What is plague?

Plague is a rare disease caused by bacteria that can infect people and animals. People can get plague after being bitten by infected fleas, handling an infected animal, or breathing in infectious droplets from an infected person or animal. 

Plague symptoms depend on how the patient was exposed to the bacteria. Plague can present with different clinical forms, but the most common forms in humans are bubonic, septicemic, and pneumonic plague.

Type of Plague

How it Spreads

Type of Plague


How it Spreads

Bites from infected fleas and handling infected animals

Fever, headache, chills, and painful, swollen, and tender lymph nodes

Type of Plague


How it Spreads

Bites from infected fleas and handling infected animals

Fever, chills, weakness, stomach pain, and sometimes bleeding into the skin and other organs. Skin and other tissues may turn black and die, especially on fingers, toes, and the nose

Type of Plague


How it Spreads

Breathe in infectious droplets from people or animals. A person can develop pneumonic plague if they get bubonic or septicemic plague and don't treat it

Fever, weakness, shortness of breath, chest pain, cough with bloody or watery mucous

Who is at risk?

Plague is found in certain regions of Africa, central Asia, the Indian subcontinent, the northern part of South America, and the Southwest United States. Though rare, urban outbreaks of plague have been reported in Madagascar.

Though plague is found in countries around the world, the risk to travelers is low. However, camping, hunting, hiking, or working outdoors can increase your risk.

What can travelers do to prevent plague?

There is no vaccine to prevent plague available in the United States. However, travelers can protect themselves from plague by taking the following precautions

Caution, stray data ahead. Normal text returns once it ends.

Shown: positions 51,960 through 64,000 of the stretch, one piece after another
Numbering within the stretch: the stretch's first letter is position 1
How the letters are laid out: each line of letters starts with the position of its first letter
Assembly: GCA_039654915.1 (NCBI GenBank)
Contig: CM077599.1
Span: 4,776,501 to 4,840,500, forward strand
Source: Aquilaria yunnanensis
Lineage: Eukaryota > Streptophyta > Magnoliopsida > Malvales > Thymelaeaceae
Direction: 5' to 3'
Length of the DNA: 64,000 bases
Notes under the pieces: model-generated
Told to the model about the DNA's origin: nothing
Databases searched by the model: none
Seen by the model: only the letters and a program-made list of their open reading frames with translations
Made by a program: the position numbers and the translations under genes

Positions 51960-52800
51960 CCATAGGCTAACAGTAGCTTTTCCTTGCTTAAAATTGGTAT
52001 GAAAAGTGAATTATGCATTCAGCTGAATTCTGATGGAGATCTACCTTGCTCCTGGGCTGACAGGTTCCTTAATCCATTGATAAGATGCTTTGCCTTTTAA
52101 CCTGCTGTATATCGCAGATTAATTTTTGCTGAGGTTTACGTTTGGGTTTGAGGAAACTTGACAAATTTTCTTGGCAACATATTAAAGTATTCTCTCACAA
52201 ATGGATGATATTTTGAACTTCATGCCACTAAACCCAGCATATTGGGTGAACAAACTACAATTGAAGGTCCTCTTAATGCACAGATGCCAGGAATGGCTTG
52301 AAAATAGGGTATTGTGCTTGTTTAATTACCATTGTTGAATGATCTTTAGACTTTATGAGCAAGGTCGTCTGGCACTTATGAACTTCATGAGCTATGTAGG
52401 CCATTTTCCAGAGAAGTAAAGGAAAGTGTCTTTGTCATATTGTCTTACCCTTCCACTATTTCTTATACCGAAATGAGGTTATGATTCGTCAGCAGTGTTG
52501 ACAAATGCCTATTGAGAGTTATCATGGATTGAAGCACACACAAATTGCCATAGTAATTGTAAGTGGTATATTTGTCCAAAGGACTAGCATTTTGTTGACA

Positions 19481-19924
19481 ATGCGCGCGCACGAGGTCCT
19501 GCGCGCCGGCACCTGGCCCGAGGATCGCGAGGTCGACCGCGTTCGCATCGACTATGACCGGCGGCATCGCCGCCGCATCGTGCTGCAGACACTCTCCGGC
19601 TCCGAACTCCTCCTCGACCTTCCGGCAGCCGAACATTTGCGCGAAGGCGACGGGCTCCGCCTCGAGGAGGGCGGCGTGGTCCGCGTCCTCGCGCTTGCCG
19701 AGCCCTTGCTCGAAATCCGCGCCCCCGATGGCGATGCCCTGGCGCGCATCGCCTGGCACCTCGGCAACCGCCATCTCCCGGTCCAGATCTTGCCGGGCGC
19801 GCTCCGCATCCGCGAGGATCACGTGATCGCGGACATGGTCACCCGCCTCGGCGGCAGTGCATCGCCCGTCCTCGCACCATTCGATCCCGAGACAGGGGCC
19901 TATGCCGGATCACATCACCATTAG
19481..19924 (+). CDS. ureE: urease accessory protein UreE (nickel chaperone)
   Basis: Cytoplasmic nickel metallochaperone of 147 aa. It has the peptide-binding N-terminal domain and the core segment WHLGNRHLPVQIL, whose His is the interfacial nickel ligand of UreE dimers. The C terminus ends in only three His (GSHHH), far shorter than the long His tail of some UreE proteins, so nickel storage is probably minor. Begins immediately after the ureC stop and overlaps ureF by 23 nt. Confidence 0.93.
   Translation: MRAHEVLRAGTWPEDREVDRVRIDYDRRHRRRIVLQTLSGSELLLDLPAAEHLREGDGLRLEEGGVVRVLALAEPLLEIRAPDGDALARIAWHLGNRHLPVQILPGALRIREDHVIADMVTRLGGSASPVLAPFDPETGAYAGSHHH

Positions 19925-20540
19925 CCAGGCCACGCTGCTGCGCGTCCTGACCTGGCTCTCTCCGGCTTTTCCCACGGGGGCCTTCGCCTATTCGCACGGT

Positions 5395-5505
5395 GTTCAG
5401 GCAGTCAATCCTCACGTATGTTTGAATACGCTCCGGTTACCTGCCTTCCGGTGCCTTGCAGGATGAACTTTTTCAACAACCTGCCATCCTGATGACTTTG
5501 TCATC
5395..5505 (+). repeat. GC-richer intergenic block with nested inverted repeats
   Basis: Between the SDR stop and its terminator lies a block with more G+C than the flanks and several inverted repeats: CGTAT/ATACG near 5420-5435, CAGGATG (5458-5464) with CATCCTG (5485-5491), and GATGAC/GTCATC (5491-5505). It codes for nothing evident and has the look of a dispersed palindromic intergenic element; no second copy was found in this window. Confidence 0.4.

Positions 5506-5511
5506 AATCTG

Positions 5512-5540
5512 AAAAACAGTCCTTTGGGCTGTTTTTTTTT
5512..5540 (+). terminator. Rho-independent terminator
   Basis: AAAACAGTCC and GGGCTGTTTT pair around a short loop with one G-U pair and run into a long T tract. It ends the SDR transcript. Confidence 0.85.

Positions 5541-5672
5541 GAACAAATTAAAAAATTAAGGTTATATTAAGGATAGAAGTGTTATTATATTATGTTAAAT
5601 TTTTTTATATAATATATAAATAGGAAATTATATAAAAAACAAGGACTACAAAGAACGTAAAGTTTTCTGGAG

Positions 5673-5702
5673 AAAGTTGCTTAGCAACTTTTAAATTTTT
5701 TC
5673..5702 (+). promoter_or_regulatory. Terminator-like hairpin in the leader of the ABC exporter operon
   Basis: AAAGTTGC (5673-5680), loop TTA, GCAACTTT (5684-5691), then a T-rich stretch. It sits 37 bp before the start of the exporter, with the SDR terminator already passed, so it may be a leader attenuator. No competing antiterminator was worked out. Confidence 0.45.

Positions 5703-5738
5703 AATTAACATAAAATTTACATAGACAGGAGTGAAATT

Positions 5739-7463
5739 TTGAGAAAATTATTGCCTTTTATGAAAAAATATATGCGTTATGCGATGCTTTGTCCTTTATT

Wear insect repellent

  • Use Environmental Protection Agency (EPA)-registered insect repellents with one of the active ingredients below. When used as directed, EPA-registered insect repellents are proven safe and effective, even for pregnant and breastfeeding women.
    • DEET
    • Picaridin (known as KBR 3023 and icaridin outside the US)
    • IR3535
    • Oil of lemon eucalyptus (OLE)
    • Para-menthane-diol (PMD)
    • 2-undecanone
  • Find the right insect repellent for you by using EPA’s search tool.

Treat clothing and gear with permethrin

  • Use 0.5% permethrin to treat clothing and gear (such as boots, pants, socks, and tents) or buy permethrin-treated clothing and gear.
    • Permethrin is an insecticide that kills or repels insects.
    • Permethrin-treated clothing provides protection after multiple washings..
    • Read product information to find out how long the protection will last.
  • If treating items yourself, follow the product instructions.
  • Do not apply permethrin products directly to skin.
  • Watch the video What You Need to Know About Permethrin.

Do not touch sick or dead animals. Infected fleas can jump from a live or dead animal onto a person. People can also become infected when handling tissue or body fluids of an infected animal. For example, a hunter skinning an infected animal without using proper precautions could become infected with plague.

  • If you must handle a sick or dead animal, wear gloves, pants, and long sleeves to cover your skin, and use additional personal protective equipment.

Additional steps to take if visiting or living in an area with plague

  • Store food, including pet food, in rodent-proof containers.
  • Keep rodents out of the house and make living spaces rodent proof.
  • Protect yourself and your pets
    • Do not allow pets that roam free in known plague areas to sleep on your bed.
    • Protect your pet from fleas. Talk to a veterinarian.

Plague is a very serious illness but is treatable with commonly available antibiotics. The earlier a patient seeks medical care and receives treatment that is appropriate for plague, the better their chances are of a full recovery.

After Travel


If you traveled and feel sick, particularly if you have a fever, talk to a healthcare provider and tell them about your travel. 

If you need medical care abroad, see Getting Health Care During Travel.


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